The Swiss are sometimes accused of being smug. But that doesn’t seem to me to be the country’s mood at the moment. This afternoon I spoke to the Avenir Suisse think-tank in Zurich about the political fall-out from the global economic crisis. And I found the audience distinctly worried by an outside world that looks increasingly threatening.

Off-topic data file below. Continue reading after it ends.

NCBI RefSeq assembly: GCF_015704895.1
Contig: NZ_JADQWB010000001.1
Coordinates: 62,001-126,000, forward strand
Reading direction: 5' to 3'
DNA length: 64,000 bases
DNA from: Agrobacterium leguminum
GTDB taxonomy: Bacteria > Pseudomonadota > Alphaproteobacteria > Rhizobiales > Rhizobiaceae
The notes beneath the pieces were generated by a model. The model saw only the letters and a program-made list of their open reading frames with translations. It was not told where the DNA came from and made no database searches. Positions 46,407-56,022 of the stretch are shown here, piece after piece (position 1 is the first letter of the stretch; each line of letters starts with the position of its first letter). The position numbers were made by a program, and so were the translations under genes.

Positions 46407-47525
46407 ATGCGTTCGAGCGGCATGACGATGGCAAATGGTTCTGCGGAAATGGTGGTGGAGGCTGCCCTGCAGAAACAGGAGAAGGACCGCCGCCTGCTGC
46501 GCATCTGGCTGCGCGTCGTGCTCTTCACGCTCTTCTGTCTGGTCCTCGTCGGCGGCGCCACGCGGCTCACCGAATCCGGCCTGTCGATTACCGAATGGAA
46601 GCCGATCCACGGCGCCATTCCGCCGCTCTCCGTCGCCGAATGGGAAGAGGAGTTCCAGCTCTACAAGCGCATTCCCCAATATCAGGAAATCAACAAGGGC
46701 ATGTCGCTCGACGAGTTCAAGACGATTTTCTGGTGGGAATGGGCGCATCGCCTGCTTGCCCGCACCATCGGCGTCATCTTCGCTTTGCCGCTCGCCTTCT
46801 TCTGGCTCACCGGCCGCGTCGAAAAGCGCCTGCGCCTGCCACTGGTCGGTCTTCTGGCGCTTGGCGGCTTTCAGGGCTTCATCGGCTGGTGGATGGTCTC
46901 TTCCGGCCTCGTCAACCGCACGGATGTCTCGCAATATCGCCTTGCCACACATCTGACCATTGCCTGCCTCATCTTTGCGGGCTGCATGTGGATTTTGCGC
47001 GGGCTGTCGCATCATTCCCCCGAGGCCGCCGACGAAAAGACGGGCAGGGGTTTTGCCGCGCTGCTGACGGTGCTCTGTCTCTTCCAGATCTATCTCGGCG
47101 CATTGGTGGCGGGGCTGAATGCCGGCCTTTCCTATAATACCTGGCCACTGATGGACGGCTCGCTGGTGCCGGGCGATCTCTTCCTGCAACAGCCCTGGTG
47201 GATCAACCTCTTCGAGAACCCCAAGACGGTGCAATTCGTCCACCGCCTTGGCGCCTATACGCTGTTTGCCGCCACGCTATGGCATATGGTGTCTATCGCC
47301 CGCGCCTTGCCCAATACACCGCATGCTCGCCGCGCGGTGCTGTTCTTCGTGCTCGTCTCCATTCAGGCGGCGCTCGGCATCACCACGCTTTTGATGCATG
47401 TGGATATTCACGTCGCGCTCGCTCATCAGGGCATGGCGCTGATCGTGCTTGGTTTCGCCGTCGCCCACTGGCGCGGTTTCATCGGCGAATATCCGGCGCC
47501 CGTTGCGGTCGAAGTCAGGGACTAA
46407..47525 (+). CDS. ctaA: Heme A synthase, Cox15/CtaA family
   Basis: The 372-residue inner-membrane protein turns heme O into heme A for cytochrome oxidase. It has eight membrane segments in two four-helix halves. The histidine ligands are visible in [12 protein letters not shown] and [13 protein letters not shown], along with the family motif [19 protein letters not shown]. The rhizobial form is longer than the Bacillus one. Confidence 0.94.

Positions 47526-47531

At the moment, the Swiss feel like they are being pushed around by the rest of the world. The economic crisis has led to a renewed war on banking secrecy. The American authorities pursuit of UBS forced the the Swiss banking giant to cough up the names of over 4,000 clients last August, or risk losing their banking license in the US. The Americans are, in fact, after 50,000 names. One member of the audience said that the UBS-US deal effectively marked the end of Swiss banking secrecy – although some thought that a bit overdone. The Swiss comfort themselves that their country has other powerful industries – pharmaceuticals, luxury goods, watches, high-end tourism, insurance. But they are obviously worried by a threat to the banks that have become so closely associated with their nation. Some Swiss seem to feel that the arrest of Roman Polanski in Switzerland was a humiliating effort to appease the American government. Read more